Instructor: Jane Hooper

This course will examine the history of intervention in Africa, with a focus on the impact of Western humanitarian campaigns on African societies during the nineteenth and twentieth centuries. Throughout the semester, we will consider these campaigns in the context of the abolition of the slave trade and slavery, European colonization and decolonization, the Cold War, and more recent conflicts on the continent. During the final portion of the semester, we will focus primarily on the Rwanda Genocide and its aftermath. We will use this history to reflect on current debates over political, military, and economic aid to the continent.

HIST 387 - DL2: Organizing Culture Change

Online

Instructor: Peter N. Stearns

Culture change constitutes an important and complex phenomenon, both in human societies and in organizations. Changes in culture, and resistance to change, deeply affect a variety of contemporary issues. This course assesses several types of culture change, both American and international, in an interdisciplinary context, drawing from psychology, sociology, business, conflict analysis, and history. Case studies will range from religious conversions to corporate settings to conflict management, toward finding common patterns and best practices in implementing and analyzing culture change. Students, drawn from several relevant majors, will develop research topics and group discussions to explore additional themes in the field. 

HIST 389 - 004: Lemonade: A Genealogy of Black Feminist Thought

04:30 PM to 07:10 PM R

Online

Instructor: Wendi N. Manuel-Scott

In her visual album Lemonade, Beyoncé constructs a defiant black feminism that is historically, politically, and culturally positioned within the complex genealogy of black feminist thought.  By situating Lemonade in the context of black feminist praxis, students are encouraged to explore the life, labor, unseen geographies, and theorizing of black women from the antebellum era to the twenty-first century. The course will engage the multiplicity of liberation strategies and aesthetic practices black women relied upon to live and survive in the United States. Through critical evaluation of historical documents, songs, poetry, documentaries, movies, literary texts, and visual culture the course will provide students with the analytical tools to examine how black women made lemonade out of lemons.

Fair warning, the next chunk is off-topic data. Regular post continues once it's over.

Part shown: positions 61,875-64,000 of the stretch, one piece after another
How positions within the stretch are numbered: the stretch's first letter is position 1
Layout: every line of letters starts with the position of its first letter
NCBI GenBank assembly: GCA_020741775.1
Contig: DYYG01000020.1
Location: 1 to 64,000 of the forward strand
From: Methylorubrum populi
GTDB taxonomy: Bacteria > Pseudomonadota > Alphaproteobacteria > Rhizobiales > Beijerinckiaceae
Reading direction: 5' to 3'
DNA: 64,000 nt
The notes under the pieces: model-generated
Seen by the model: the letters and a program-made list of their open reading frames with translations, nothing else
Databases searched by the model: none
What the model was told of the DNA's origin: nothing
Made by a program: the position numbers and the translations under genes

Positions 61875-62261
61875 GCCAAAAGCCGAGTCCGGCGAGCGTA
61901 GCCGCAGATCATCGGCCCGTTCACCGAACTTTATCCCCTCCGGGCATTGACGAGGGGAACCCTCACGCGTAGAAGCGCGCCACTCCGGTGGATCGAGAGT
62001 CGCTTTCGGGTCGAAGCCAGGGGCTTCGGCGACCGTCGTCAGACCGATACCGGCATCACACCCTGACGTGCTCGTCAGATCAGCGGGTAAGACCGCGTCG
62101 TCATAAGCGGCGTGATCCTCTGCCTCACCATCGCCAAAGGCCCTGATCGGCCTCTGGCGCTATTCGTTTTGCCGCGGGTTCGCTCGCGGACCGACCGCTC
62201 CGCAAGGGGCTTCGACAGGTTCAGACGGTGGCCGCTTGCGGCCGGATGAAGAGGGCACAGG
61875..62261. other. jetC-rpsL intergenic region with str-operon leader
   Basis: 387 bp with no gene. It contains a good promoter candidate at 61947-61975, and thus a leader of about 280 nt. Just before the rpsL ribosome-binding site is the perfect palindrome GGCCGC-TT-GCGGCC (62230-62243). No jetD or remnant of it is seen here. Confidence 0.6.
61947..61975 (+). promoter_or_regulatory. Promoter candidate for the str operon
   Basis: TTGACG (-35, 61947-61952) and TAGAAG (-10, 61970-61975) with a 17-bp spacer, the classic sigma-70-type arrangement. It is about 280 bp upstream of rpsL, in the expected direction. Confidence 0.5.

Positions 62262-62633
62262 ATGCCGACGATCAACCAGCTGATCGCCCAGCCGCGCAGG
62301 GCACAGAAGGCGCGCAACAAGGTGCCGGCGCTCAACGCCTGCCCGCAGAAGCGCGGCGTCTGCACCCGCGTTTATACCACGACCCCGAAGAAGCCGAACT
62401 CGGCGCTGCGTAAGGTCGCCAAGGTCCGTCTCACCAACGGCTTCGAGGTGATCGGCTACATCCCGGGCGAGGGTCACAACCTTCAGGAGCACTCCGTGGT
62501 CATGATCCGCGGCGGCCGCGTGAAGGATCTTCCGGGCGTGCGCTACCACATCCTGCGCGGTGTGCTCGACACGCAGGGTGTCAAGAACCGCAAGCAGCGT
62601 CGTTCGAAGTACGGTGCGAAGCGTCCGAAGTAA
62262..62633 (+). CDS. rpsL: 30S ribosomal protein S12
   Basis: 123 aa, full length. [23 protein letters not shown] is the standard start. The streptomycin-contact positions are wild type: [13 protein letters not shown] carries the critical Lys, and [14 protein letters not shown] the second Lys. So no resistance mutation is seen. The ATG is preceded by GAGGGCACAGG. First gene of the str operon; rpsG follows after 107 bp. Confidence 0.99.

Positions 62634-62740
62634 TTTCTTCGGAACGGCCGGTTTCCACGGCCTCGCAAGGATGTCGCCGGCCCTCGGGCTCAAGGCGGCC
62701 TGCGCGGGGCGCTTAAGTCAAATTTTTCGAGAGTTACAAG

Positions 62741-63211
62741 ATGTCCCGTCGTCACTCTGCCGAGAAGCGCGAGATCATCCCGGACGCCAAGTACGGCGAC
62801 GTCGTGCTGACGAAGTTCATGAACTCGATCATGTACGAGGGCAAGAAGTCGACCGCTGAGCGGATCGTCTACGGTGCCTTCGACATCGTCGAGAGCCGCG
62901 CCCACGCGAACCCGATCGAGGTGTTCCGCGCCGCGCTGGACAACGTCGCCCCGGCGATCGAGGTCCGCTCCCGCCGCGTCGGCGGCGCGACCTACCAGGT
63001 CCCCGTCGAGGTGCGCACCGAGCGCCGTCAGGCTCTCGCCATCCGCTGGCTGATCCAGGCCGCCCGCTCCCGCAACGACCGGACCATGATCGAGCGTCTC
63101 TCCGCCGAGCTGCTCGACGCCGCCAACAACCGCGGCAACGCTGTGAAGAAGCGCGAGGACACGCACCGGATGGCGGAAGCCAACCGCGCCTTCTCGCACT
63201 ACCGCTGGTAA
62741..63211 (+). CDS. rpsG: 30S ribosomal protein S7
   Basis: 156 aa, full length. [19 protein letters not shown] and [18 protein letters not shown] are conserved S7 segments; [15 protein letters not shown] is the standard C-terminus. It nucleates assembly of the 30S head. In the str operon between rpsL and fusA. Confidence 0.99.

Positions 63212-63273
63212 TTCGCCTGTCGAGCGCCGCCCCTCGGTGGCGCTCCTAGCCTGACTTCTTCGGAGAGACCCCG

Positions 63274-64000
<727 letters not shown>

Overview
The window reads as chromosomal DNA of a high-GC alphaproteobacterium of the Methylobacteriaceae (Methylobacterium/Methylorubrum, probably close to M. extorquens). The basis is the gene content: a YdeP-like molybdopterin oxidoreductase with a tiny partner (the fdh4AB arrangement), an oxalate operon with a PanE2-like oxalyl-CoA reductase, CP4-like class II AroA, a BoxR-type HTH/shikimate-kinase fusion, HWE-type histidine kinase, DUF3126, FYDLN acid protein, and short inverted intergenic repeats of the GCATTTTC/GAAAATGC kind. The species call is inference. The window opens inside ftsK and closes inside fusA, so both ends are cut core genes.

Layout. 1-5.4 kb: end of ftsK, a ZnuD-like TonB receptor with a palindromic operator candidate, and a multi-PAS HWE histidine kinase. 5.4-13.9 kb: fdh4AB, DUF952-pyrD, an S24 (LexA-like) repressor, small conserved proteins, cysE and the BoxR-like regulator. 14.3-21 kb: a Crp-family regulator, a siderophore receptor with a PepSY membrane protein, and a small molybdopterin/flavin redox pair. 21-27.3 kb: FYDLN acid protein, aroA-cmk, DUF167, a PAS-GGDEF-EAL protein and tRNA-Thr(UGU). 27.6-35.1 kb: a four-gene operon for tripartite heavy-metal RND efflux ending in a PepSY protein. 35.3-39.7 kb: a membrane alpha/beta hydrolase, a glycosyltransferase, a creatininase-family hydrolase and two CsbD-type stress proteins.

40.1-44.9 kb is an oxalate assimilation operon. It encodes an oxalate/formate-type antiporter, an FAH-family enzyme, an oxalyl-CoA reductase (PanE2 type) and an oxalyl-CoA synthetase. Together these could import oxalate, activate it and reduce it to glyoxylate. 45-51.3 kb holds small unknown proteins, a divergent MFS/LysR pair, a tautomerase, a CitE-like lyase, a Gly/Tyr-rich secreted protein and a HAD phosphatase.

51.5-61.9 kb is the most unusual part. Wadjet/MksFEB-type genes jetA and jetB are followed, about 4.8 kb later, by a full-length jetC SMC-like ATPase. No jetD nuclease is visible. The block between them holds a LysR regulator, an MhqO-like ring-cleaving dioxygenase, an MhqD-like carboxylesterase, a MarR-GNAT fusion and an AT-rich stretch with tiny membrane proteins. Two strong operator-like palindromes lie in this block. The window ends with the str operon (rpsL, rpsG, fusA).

HIST 389 - 005: Black Bodies, Policing, and Historical Memory: From Slave Ship to Lynching Rope

04:30 PM to 07:10 PM W

Online

Instructor: Wendi N. Manuel-Scott

The policing of black bodies has shaped America. Since the nation’s inception to the twenty-first century, black bodies have been racialized, criminalized, and policed. Drawing on interdisciplinary approaches, students will explore historical forms of ontological racial terror and how Americans remember racial trauma and violence. How does race shape memory? Who is mourned and who is forgotten? How have Americans negotiated issues of racial memory and national identity? These questions and others continue to affect our lives today.

Our goal is to examine historical and contemporary issues of racial violence that shape memory and mourning in America. In this course, we will do this by listening to the voices and perspectives of people who lived through and experienced racial violence firsthand. This course will foreground the African American experience, center themes of freedom and citizenship, and challenge students to think about how the memory of slavery, lynching, and race riots shaped generations of African Americans. Students will examine how the histories we remember, the lives we mourn, and the stories we tell, shape our understanding of the past, our perception of the present, and the future we hope to create.